"Intelligent Design" lives in the interstices between those two usages. When IDers pound on Darwinian evolution being "only a theory," they're exploiting the differences in the use of that word, and creating the impression that evolution is only a guess or a supposition, and not what it actually is, the very core around which all our understanding of biology is constructed. Without the framework that evolutionary theory provides, you've got nothing tieing together the biological sciences.
So I don't believe for a moment that Behe conflation of "theory" with "hypothesis" is anything but a deliberate one, designed to continue muddying the waters and keeping alive the possibility that ID might one day win at trial what it can't win for itself in the world of science.
Update: Back in February, PZ Myers offered this Shorter Michael Behe:
The evidence for Intelligent Design.
Evolutionary explanations are no good.
There aren't any good evolutionary explanations.
Update (10/22): I've been reading some more of Behe's testimony under cross-examination, and I've decided that he's a perfect exemplar for this dictum of Francis Crick:
Evolution is cleverer than you are.
What struck me forcefully is how unimaginative and dull Behe's mind appears to be, judging by his testimony. The primary reason there must be an intelligent designer, besides that fact that his religion tells him so, is that Behe is unable to imagine any other way that complexity could come about except by a supernatural version of mundane human invention. Not for Behe is J.B.S. Haldane's statement that:
[T]he universe is not only queerer than we suppose, but queerer than we can suppose.
No for Behe, the universe cannot contain anything that he cannot conceive of in his apparently quite limited imagination. Never mind that the evidence is quite clear that random mutations under selective pressure can do quite wondrous things -- Behe's mind only receives the wonders he's been told to accept.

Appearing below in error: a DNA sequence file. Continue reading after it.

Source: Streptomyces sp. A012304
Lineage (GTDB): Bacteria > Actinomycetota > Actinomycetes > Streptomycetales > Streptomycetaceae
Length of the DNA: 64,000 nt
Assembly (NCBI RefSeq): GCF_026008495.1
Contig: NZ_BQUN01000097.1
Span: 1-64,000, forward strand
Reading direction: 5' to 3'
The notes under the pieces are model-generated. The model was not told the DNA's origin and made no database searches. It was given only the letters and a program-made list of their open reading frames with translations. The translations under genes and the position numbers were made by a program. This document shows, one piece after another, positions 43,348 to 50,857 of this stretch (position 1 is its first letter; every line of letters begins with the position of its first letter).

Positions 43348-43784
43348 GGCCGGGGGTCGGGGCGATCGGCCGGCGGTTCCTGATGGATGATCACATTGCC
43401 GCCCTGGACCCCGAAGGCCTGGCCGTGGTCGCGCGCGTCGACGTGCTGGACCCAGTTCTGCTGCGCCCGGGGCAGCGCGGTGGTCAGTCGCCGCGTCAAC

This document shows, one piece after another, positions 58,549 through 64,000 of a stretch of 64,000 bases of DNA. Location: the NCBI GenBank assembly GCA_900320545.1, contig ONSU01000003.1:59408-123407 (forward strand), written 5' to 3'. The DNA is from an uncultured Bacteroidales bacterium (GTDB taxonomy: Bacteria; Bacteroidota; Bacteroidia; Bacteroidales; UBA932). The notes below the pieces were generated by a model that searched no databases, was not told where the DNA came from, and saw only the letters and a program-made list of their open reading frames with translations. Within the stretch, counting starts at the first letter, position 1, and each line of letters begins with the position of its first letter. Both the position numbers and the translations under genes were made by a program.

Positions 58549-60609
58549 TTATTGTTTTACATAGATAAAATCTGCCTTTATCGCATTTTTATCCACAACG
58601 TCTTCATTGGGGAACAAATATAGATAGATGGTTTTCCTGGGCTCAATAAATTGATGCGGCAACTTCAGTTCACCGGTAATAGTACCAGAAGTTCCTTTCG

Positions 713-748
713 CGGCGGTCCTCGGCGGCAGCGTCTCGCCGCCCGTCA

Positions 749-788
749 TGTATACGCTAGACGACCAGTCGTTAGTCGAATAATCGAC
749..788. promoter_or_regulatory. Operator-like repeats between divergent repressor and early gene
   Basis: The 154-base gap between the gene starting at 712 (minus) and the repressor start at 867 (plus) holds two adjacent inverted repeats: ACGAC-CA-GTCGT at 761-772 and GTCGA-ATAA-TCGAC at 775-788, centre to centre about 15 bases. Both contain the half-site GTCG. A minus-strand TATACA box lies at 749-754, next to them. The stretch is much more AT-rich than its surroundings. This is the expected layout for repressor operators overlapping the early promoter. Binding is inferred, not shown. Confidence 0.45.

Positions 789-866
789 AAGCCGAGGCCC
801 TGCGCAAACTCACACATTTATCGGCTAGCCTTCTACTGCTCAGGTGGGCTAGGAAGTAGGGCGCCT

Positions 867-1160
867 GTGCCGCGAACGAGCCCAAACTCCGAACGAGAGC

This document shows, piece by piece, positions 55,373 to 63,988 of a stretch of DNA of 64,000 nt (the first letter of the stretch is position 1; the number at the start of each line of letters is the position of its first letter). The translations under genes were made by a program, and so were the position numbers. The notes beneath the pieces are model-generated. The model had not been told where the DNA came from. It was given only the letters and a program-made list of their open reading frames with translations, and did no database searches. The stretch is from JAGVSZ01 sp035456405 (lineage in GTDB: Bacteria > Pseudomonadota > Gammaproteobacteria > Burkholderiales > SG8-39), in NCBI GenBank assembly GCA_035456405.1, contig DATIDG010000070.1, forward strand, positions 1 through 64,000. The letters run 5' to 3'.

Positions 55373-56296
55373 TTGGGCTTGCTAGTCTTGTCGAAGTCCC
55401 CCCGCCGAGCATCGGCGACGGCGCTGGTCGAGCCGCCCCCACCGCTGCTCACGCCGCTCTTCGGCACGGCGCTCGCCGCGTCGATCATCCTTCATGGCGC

However did this pathetic, dull, uninsightful, umimaginative man ever become a major spokesperson for "Intelligent Design?" It does not speak highly for their movement to have a man of such obviously limited capabilities out in front.
I'd also like to note in passing that while the plantiff's experts have all been Christians, but could as well have been Jews, Muslims, Buddhists or atheists, it's telling that the expert witnesses for ID are always, without fail, Christians. Obviously, there's a reason for that, because it's not a theory or science it's a corollary to a religious belief masquerading as science.
Finally, I'll complain that during the cross-examination of Dr. Barbara Forrester (the plantiff's expert on creationism and the intelligent design movement), the defense counsel (a former prosecutor who lost his job because the voters in Michigan got fed up with his persecution of Jack Kevorkian) tried repeatedly to counter expressions of religious beliefs by advocates of ID by quoting atheistic or anti-religious remarks made by evolutionary scientists (Dawkins, for example). In countering this, the plantiff's counsel failed, I think, to make clear the obvious point, which is that while those remarks by Dawkins et al. are personal philosophical corollaries to their understanding of evolution, which they believe to be true, they aren't part of evolutionary theory, and need not be accepted by anybody else.
On the other hand, the beliefs expressed by the IDers are central to their claims about ID. The IDers have tried, gamely, to remove the religious center of their "theory", but when they do we find that there's nothing there -- literally so!! Behe said it himself, in cross: there's no mechanism in ID, which means there's merely the observation that complexity must imply design.
As Ed Brayton points out, ID has clearly become entirely dependent on the gaps in scientific knowledge: where we don't quite know how something came about, there (they say) is the evidence for the Designer. And when science moves forward (as it inevitably does) and explains that bit of complexity sufficiently to understand how it got that way, the IDers will move to some other bit of complexity and hitch their wagon to that.
You would think that someone among them would have an understanding that such retrenchment has been going on for centuries now, as science explains more and more, and the need for religious explanation declines. It's a struggle they cannot win -- something that mainstream religionists understand quite well, and have adjusted fairly well to.